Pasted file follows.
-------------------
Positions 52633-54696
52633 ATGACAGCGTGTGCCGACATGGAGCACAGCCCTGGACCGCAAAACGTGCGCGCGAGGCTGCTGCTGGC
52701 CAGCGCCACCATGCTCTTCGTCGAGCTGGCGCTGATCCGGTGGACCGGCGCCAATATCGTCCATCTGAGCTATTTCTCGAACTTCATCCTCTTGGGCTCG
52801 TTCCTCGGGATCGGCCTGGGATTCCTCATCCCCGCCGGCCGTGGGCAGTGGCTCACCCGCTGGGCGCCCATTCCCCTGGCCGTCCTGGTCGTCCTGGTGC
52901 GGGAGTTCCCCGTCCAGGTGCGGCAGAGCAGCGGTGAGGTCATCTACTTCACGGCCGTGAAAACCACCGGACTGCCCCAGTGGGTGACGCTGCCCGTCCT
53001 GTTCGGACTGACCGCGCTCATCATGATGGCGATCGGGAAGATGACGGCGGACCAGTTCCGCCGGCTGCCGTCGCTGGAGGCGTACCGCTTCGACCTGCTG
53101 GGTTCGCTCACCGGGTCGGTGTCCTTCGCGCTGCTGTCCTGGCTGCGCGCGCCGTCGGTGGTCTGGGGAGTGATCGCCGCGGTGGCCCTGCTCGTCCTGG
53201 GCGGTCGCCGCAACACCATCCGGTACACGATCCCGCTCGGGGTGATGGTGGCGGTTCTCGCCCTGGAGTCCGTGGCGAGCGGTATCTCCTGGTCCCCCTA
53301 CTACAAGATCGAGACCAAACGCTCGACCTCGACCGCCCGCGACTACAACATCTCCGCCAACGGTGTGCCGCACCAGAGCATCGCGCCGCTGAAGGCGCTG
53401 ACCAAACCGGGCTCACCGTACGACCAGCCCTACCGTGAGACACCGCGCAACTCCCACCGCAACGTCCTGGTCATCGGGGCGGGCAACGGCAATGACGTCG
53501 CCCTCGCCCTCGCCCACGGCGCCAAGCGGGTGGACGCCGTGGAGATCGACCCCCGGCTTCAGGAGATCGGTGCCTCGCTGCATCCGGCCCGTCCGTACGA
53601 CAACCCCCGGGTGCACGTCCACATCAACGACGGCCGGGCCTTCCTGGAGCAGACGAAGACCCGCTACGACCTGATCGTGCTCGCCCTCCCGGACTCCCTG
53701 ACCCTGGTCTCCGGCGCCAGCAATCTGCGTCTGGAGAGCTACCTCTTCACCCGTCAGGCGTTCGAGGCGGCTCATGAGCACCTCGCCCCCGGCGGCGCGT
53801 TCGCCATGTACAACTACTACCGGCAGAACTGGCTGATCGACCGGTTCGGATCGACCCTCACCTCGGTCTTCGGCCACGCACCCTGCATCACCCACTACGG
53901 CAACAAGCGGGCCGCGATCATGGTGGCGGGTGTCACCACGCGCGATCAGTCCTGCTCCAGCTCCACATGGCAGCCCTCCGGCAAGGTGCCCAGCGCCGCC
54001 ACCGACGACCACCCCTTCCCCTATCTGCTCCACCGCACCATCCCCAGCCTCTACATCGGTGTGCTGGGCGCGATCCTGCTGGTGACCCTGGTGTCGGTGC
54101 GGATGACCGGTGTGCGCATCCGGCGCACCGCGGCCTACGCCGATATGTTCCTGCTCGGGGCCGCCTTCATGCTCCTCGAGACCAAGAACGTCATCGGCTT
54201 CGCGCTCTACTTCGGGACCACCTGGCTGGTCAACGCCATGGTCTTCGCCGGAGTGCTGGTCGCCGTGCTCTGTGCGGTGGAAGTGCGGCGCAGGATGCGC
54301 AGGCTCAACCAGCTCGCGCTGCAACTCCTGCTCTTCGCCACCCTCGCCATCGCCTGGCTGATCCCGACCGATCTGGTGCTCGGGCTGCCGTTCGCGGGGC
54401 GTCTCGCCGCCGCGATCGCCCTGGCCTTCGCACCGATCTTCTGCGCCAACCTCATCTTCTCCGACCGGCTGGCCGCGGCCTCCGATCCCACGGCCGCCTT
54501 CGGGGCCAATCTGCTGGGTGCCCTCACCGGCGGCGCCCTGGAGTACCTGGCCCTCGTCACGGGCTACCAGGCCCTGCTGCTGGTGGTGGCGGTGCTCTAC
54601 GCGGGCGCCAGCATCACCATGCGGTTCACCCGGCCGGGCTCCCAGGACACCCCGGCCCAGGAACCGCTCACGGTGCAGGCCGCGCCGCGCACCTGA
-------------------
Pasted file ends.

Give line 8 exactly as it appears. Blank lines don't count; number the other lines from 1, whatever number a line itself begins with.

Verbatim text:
53201 GCGGTCGCCGCAACACCATCCGGTACACGATCCCGCTCGGGGTGATGGTGGCGGTTCTCGCCCTGGAGTCCGTGGCGAGCGGTATCTCCTGGTCCCCCTA